Sitting at the front of the theater, slouching slightly in a crisp purple dress shirt and a pair of brown dress pants with swampy green pin strips, kaffiyah draped around his neck, Sulaiman Khatib doesn’t look like all that much.

Of slight build and speaking halting English, Khatib lacks some of Nelson Mandella or Martin Luther King Jr.’s charisma. But for anyone who cares about Israel or Palestine, ignore him at your own peril.


This week marks the first time I’ve set out to cover the Israeli-Palestinian conflict as a journalist (specifically I’m exploring why the issue is so big on college campuses for The Ubyssey). Leading up to the panel discussion where I heard Khatib speak, I was ready to curl up in the fetal position and never think about the conflict again.

During the first day of Israel Apartheid Week at UBC, I listened as Palestinian and Israeli students shouted past each others, arguing on completely different wavelengths. Across the world in Israel, some say a third intifadah is brewing; thousands of Palestinian prisoners are on a hunger strike.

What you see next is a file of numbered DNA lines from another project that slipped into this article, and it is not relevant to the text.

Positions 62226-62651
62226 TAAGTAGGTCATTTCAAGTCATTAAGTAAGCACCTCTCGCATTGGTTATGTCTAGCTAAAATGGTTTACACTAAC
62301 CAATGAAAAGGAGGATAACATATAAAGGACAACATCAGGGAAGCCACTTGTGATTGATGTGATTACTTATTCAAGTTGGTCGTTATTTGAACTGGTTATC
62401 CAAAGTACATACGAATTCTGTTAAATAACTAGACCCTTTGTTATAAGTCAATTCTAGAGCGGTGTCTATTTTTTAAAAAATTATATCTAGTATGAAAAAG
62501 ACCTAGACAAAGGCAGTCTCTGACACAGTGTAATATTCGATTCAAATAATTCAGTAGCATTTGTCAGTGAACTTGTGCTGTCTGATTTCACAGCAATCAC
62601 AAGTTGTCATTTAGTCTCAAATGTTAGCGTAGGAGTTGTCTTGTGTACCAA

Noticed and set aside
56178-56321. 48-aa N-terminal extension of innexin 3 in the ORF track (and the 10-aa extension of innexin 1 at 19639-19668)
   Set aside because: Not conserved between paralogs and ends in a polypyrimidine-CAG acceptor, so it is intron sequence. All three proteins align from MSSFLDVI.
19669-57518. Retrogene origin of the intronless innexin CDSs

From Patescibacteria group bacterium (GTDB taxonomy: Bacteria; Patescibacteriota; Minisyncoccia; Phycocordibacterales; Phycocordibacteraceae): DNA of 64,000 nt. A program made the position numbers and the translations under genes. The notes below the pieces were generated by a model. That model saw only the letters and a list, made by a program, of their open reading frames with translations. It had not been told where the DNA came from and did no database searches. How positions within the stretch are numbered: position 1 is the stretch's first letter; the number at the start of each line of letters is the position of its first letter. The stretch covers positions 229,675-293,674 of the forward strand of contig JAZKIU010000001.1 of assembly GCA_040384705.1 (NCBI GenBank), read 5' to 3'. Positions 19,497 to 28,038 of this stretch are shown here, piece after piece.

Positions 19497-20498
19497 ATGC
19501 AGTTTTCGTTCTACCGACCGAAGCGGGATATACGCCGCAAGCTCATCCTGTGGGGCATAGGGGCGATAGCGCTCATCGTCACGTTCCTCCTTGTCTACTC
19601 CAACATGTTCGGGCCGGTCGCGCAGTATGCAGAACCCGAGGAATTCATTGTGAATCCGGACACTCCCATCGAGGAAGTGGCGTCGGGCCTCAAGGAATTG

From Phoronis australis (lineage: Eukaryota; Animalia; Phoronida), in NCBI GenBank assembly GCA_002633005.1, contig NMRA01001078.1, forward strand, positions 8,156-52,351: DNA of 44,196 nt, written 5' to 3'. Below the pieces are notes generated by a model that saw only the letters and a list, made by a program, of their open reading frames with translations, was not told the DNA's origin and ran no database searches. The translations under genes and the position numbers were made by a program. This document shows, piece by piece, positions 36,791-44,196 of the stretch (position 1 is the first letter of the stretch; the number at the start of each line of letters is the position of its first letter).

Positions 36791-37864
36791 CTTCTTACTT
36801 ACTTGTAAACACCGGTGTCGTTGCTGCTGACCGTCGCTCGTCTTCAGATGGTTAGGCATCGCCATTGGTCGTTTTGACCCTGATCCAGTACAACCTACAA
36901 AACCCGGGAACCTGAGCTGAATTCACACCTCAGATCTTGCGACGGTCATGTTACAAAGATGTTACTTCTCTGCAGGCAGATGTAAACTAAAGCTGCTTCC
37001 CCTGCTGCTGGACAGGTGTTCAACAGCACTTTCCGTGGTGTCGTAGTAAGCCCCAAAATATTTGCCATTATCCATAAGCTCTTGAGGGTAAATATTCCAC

But in a conflict with such a massive leadership vacuum, Khatib’s message—heavy Middle Eastern accent excepted—comes through with unbelievable clarity.

A practical resolution

One of the most intractable issues in the conflict is the “right of return.” This is the idea that the descendants of Palestinians who lived within Israel before 1948 should be allowed to return. Morality aside, this is widely understood to be a non-starter in peace negotiations, as millions of Palestinians flooding into Israel would cause it to cease being a Jewish state. Despite this, no Palestinian leaders have been willing to tell their people the truth: the quickest path to a stable peace and higher quality of life involves accepting that some things must be given up.